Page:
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By Leslie Hammel-Turk

I have worked for twenty-two years as a professional horse woman, initially as a trainer and riding instructor. I work very differently now and this article explains why I’ve changed my job description.

I began my career by attending the only school that was an accredited riding school in the US at that tie. By graduation we were theoretically ready to begin training horses and give instruction to riders. As time went by, I found horses that questioned the conventional methods that I had been taught, and I also began to question them. At the school we were taught that some horses would not go along with any training program, and that these difficult horses should be abandoned before to much training time was invested I them. This training philosophy was difficult for me because I knew what happened to horses that flunked out of the system. They lead very traumatic lives or are put down as renegades. I work with horses because I care deeply about them, and I realized that the horses rejecting the conventional training methods were consistently exceptional.

It was time for me to reconsider the whole concept of “training”. I asked myself the question, What am I training these horses to do? In the first week of their lives foals have the basis for every movement a rider would ever want. I wasn’t teaching horses to do advanced movements. They were teaching me. I watched them do movements far better without me. I had to learn from them how to be in the right place at the right time to facilitate the desired movement in ways they understood without finding me threatening or perceiving me as so insignificant that they ignored me. I came to realize that my job was to set up channels of communication with the horse so that I could make my idea of a maneuver their idea. When I did that the horse was happy because I was merely asking him to do what came naturally to him. When the movement felt good to me, I could tell that it also felt good to the horse.

By now training began to carry an arrogant connotation that somehow the trainer knew more about being a horse than the horse. I had become a student of the horse, and to become a successful student I had to learn all that I could about how horses communicate with each other. Their primary means of communication is body language. They are keen observers of subtle changes in body position as well as facial expression.

Horses that spend time together or become good buddies develop sophisticated ways of communicating with each other. Early in my training career I was working for a breeding farm. These was a mechanical hot walker, which was used to exercise and to cool down horses. Two brood mares, Kazzy and Brav, who were about a month from foaling, were on the walker to get some exercise. Kazzy and Brav were very close and spent all their time together. It was possible for a horse to stop the walker by bracing all four feet and pulling against the rope, but I had never seen either of these horses do that. As a rode around the arena I noticed that Kazzy had stopped the walker, so I yelled at her to get moving, which she did. On my next pass I saw she had stopped the walker again, and I repeated my admonition. On my third pass I saw she was stopped again, but this time I saw the reason. Brav was lying down on the end of her rope. I hurried to turn off the walker and discovered that Brave was experiencing severe colic.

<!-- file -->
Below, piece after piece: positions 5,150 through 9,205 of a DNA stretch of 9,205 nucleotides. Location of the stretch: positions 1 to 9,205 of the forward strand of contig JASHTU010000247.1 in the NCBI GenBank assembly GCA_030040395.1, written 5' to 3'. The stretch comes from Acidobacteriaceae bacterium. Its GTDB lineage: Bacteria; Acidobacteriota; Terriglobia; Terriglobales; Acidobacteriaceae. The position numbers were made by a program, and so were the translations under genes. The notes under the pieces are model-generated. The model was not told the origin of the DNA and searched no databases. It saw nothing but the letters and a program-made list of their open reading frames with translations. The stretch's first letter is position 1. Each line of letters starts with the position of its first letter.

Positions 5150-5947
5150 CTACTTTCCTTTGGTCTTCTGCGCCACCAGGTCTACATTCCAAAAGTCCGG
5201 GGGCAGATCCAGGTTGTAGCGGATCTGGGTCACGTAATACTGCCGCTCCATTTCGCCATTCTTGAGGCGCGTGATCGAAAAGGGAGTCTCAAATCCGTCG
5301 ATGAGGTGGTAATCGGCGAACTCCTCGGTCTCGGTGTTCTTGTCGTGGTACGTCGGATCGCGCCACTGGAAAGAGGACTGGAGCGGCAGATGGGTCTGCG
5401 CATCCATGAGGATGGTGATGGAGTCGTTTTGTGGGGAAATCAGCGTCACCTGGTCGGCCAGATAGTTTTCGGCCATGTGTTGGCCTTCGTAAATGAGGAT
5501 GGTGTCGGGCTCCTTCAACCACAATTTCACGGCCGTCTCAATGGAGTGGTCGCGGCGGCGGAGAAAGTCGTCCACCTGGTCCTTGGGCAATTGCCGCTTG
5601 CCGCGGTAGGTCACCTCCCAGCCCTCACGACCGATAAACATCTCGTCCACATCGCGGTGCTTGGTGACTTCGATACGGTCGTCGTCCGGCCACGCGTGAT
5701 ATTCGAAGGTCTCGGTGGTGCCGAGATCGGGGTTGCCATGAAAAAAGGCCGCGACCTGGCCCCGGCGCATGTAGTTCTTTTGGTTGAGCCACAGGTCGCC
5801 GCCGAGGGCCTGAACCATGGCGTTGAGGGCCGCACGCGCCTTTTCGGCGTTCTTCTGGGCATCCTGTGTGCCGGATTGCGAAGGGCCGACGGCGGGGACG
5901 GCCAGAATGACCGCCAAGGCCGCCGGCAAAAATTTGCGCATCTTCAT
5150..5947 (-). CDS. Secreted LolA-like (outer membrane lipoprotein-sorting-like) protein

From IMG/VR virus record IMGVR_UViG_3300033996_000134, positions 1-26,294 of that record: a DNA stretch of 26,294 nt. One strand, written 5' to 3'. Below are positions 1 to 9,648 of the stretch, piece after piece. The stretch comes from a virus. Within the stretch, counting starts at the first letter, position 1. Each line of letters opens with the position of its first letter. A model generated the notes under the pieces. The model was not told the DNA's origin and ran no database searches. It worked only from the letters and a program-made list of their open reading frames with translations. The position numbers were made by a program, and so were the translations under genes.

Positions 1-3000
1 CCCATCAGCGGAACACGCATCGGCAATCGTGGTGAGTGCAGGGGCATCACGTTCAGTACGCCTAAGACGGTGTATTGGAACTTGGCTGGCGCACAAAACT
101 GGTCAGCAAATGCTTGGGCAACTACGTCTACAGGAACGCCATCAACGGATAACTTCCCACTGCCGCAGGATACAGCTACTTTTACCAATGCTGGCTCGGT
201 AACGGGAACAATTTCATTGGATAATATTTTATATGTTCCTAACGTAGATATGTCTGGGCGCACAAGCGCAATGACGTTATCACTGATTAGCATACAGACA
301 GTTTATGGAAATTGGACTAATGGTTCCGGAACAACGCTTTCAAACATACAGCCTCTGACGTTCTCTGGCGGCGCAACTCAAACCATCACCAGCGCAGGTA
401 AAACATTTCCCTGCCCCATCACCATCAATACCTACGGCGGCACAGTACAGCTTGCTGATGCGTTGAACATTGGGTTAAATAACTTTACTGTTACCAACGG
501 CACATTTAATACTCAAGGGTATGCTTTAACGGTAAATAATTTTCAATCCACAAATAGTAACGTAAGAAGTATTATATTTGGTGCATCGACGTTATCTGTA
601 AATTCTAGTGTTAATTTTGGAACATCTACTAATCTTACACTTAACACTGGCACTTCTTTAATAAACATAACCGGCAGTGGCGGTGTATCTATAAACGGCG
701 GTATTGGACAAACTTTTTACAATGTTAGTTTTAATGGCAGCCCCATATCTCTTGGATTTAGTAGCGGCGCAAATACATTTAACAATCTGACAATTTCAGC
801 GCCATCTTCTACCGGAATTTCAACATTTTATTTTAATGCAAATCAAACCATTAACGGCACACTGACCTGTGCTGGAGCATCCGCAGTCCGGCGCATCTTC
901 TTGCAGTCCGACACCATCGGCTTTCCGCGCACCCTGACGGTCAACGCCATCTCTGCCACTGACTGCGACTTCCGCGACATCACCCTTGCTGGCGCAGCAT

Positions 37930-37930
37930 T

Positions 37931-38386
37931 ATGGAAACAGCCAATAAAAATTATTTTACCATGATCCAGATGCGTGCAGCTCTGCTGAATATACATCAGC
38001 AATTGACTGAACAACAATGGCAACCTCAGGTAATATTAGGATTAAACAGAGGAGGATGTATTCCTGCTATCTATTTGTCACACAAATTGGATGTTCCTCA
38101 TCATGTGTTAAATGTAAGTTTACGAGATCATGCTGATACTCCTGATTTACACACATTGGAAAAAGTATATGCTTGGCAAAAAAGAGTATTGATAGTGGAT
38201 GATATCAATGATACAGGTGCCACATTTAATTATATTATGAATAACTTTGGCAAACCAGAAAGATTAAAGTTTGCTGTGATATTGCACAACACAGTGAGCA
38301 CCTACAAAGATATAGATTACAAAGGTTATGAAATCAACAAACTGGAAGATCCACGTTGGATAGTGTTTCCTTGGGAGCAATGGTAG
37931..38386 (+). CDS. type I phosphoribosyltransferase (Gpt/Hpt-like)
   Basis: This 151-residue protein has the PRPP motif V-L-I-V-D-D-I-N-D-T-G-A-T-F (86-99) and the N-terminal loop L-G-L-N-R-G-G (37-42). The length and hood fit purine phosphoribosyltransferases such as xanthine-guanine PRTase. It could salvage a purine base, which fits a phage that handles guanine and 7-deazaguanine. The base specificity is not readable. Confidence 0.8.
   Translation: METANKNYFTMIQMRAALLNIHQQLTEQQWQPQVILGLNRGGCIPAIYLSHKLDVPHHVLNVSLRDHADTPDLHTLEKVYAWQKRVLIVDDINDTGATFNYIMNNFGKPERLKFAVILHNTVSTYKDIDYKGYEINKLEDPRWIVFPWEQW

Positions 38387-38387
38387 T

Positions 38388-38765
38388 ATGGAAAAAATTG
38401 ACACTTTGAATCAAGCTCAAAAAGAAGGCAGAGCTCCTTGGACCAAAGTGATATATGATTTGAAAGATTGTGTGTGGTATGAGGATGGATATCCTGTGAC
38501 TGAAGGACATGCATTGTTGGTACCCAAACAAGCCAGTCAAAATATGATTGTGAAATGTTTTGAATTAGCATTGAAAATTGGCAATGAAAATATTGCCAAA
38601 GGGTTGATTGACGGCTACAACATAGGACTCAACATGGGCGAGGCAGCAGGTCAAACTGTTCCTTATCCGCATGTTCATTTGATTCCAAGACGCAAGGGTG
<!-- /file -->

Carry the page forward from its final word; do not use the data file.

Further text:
Kazzy clearly knew that her friend needed help. She also communicated to me that something was wrong, but I was a bit slow getting it. Rave was saved from the colic and went on to foal normally.

Listening and observing are very important for improving the quality of one’s relationship with horses because channels of communication flow in both directions A the quality of the interchange improves, the horse’s performance also improves because the horse understands what is being requested and applies himself happily to the task.

In my years of living and breathing horses, have gone from being a horse trainer to being a horse trained to being a student of the horse. Along the way I have sought out human mentors who could help me interpret and solve problem when I got stuck. Some of that help has been wonderful and some was fare less satisfactory. Ultimately the horses always tell me what works and is good for them and what doesn’t work. My new job description is to serve as an interpreter between people and their horses and to act as a guide for their blossoming relationship.

Note: This article first appeared in the Spring/Summer 1999 issue.

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